Visiting Russia's Vineyards on the Black Sea Coast
Part 1, an introduction

Vineyards of Chateau Le Grand Vostock

I’m lucky. I get to visit wine regions worldwide on a fairly regular basis. Most of these trips are interesting, but this one was one of the most interesting of all, largely because it was so unusual.

I was visiting Russia for the first time, to take a look at some of the leading vineyards on the Black Sea coast. For those of us who grew up here during the Cold War, Russia still has a sense of mystery, foreign-ness and even danger. It used to be pretty much inaccessible for those of us in the west; even now, it is regularly portrayed as the ‘wild east’ in TV shows and films.

Pinot Noir, Myskhako winery

As far as I can work out, there’s no official name for the wine region near the Black Sea. Technically, it is known by either the old name of the state, Kuban, or the more modern name of Krasnodor Krai. But this refers to a large area—one of the 83 federal states in Russia—and we’re focusing here specifically on the area west of Krasnodar, where most of Russia’s wineries are found, and where I flew into. So it’s probably best to refer to this wine region as the Russian Black Sea Coast. 

New vineyards, Villa Victoria

Geographically, this is the northern coast of the Black Sea, and includes the Taman peninsular which has the Black Sea on one side and the Sea of Azov on the other. The latitude is the same as Bordeaux and Piedmont, and the Greeks made wine here 2500 years ago. So it should be a good place to grow wine grapes, given the right soils and varieties. 

An old-style Russian winery with enamel-lined iron tanks

Some 80% of Russia’s vineyards are found here. Under the Communist era, the Soviet Union used to make a lot of wine, and was fourth in the list of global producers. Georgia, Moldova and Ukraine had substantial vineyard areas, and Russia itself had a lot of vines. Then in the mid-1980s Gorbachev instituted reforms to combat alcoholism that resulted in lots of vineyards being pulled up, and production dropping to a third of previous levels.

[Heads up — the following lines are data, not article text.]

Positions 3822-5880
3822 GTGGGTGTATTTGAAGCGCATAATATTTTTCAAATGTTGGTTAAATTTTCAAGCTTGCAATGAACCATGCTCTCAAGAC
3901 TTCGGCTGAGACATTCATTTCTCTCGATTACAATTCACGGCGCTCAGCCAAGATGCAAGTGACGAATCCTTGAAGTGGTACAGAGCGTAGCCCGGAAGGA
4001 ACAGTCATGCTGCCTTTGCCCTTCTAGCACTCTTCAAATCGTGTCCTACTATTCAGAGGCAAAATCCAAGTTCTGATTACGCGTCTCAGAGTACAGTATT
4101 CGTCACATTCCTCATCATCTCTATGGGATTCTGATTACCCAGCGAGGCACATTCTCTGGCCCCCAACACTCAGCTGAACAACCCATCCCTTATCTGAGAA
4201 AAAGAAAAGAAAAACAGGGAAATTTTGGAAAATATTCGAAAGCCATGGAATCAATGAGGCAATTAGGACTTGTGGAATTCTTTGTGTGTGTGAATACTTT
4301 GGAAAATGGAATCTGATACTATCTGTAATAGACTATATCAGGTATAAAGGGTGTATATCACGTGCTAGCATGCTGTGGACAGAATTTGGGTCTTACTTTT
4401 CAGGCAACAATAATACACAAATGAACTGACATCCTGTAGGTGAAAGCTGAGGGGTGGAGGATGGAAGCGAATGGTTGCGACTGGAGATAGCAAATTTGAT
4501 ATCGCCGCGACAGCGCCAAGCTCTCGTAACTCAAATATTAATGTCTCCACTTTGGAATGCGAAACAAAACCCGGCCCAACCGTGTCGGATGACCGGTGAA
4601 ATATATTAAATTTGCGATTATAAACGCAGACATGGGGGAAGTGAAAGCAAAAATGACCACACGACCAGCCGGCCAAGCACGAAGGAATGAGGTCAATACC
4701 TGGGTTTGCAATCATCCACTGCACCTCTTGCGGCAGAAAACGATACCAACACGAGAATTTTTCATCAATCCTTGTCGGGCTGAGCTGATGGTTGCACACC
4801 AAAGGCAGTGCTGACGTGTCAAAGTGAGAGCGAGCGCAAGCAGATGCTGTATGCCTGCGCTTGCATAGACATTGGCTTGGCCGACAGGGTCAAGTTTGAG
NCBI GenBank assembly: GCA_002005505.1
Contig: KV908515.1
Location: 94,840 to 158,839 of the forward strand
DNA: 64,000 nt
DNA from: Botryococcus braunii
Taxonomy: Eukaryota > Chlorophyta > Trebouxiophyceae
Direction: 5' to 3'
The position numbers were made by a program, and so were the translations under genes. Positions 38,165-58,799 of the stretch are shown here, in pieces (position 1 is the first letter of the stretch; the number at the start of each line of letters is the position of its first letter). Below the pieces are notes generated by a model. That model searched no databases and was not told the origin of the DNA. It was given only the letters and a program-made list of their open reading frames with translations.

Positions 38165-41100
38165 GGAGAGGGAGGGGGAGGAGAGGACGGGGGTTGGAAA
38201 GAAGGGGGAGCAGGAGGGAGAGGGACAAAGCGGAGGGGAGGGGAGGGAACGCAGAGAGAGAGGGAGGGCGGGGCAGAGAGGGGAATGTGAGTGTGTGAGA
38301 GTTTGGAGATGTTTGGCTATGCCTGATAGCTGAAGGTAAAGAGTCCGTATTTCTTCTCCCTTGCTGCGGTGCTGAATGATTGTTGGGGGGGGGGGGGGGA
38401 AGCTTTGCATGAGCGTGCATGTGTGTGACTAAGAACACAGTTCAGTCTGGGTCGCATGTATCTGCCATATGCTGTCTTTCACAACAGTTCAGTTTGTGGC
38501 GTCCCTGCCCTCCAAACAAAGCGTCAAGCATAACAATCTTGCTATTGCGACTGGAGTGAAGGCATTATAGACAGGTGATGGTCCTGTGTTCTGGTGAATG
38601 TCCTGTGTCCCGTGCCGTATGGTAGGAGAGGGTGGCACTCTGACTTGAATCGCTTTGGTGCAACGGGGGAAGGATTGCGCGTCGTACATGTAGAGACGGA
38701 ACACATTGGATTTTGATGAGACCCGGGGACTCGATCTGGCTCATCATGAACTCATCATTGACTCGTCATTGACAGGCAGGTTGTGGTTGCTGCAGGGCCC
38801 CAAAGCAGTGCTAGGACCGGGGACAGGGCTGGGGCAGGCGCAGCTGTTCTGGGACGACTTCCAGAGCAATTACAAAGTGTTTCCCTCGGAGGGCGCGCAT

A more modern installation

It’s important to note that not all wine labelled ‘Russian’ is actually made from Russian grapes. There still exist many wine factories, supplementing Russian grapes with imported bulk wine and even grape juice concentrate, yet still labelling the resulting wine as Russian. This is a depressing situation, and makes life hard for the guys playing it straight. However, my visit was focused on wineries aiming at making quality wines entirely from Russian-grown grapes. Where this isn’t the case, I have noted it.

I travelled with consultant winemaker John Worontschak, who is an Australian based in the UK, but whose parents were from Ukraine. John first came to work in Russia in 2002, when he started consulting for the Myskhako winery. At the time, he encountered lots of oxidised wines and people were working with old equipment. Since then, he says, there has been a small revolution, with the wines getting better and better every year. John consults for three of the wineries I visited on this trip.

In this series I’ll be describing my visit, and the wines I encountered. There were some really nice surprises along the way.

Part 1, introduction
Part 2, Château le Grand Vostock
Part 3, Fanagoria
Part 4, Villa Victoria
Part 5, Myskhako
Part 6, Abrau Durso
Part 7, other wines tasted 

Published 10/11  
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